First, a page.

Over the next year or so, he cleaned up his act and started spending more time with friends who made music, “trying to build something that was worth being around for,” he says. He started to take his songwriting more seriously, and then after his father died, it became a sort of therapy. Remember, this was in the very earliest days of the pandemic, a difficult time for anyone to keep their shit together, let alone a 24-year-old who’d just lost his very famous father.
In fact, it was on Father’s Day of that year when, hanging out at his mom’s house and unable to sleep at one in the morning, he called up his buddy, Nashville musician Ruston Kelly, to see if he was awake and down to hang out. He was, and they spent hours in the middle of the night playing guitars, exchanging songs. Tommy played an early version of what would become the title track on This Far South. Kelly asked him if he’d ever demoed it, and when Tommy said he hadn’t, Kelly suggested that he should, and offered to help. They went into the studio to make a demo, which Tommy excitedly describes as the most fun he’d ever had — and then months passed before Kelly even so much as mentioned it.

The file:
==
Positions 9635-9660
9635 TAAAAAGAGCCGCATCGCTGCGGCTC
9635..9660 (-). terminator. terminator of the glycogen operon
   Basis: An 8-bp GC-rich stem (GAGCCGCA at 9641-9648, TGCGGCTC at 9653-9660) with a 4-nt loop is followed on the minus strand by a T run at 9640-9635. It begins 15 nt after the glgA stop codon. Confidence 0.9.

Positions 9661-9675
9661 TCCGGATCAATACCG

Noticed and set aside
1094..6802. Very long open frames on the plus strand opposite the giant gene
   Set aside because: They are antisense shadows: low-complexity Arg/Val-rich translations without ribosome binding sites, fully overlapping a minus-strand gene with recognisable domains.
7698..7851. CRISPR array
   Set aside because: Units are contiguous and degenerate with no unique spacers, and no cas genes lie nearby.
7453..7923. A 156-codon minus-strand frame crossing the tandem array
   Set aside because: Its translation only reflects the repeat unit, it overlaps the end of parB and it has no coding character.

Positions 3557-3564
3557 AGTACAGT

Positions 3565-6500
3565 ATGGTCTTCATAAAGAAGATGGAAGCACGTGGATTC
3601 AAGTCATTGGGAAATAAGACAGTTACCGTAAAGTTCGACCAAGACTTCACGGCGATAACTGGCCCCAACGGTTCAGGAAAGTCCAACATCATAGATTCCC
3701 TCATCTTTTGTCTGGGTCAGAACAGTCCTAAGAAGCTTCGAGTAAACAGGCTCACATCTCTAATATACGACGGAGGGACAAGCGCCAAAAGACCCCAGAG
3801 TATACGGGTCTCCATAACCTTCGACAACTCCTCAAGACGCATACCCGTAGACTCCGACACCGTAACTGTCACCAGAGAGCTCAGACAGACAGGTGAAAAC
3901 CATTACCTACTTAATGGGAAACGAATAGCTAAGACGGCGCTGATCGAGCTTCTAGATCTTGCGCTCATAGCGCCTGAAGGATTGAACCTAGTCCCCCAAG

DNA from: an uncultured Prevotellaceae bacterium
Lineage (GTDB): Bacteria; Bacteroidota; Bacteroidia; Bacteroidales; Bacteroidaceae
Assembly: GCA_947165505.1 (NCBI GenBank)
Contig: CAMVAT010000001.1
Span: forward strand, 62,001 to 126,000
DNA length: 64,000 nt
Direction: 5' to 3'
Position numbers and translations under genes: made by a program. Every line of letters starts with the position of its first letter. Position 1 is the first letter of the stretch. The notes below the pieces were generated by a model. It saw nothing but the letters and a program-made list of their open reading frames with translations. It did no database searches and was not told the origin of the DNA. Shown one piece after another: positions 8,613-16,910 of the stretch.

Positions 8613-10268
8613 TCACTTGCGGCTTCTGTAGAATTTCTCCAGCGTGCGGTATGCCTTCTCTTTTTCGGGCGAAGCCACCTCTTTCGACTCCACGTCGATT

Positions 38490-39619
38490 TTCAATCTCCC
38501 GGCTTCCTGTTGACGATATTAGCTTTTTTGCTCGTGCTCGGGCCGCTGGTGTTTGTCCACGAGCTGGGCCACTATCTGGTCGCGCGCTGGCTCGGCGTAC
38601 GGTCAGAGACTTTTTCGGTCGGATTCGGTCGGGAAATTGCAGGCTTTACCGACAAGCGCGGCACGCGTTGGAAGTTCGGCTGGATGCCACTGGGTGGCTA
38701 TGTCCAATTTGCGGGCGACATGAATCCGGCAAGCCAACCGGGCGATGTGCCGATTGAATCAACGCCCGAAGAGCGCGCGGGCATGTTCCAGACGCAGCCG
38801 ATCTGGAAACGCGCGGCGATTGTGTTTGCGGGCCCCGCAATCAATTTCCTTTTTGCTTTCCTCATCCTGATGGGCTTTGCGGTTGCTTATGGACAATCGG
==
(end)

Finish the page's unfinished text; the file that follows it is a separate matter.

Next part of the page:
Cut to November of that year, when Tommy was on the receiving end of a conference call from Kelly and his friend, Nashville producer and engineer Gena Johnson. “They were like, ‘Hey, so you’re going to be an artist,’” he says, “and we’re going to produce your album for you.”
Until she was suggested to me as an additional source for this story, I was not familiar with Gena Johnson, which now makes me feel like a real asshole. She’s an all-around studio wiz with production, engineering and/or mixing credits on basically every cool record to come out of Nashville in recent years. Jason Isbell, Chris Stapleton, Amanda Shires, The Highwomen, Kacey Musgraves, Brandi Carlile. Even John Prine’s Tree of Forgiveness, not to mention his final-ever recording, the crushing and brilliant “I Remember Everything,” which she recorded in his living room. She is no fucking joke — a true force despite being as good-natured and warm as anyone you’ve ever met.
The impact that she, along with Ruston Kelly, had on This Far South cannot be overstated. For starters, they assembled a backing band anyone in Nashville would kill for: Fred Eltringham (Sheryl Crow, Lucinda Williams) on drums, Eli Beaird (Luke Bryan) on bass, and Sadler Vaden of Jason Isbell’s 400 Unit on lead guitar. What they wound up with is a collection of songs that sound absolutely massive, even when they’re at their quietest. The production is gorgeous — shimmering and full without ever sounding overly polished or sterile like so much of the junk that comes out of Nashville. It’s marked by intimacy and warmth, but there’s no shortage of truly anthemic moments.
“Ruston and Gena changed my life,” says Tommy. “They saw in me what I didn’t see in myself. And that’s something I hope everyone in the world gets to experience in their best friend.”
Speaking with Johnson at her home studio later that night, I relay some version of this quote to her.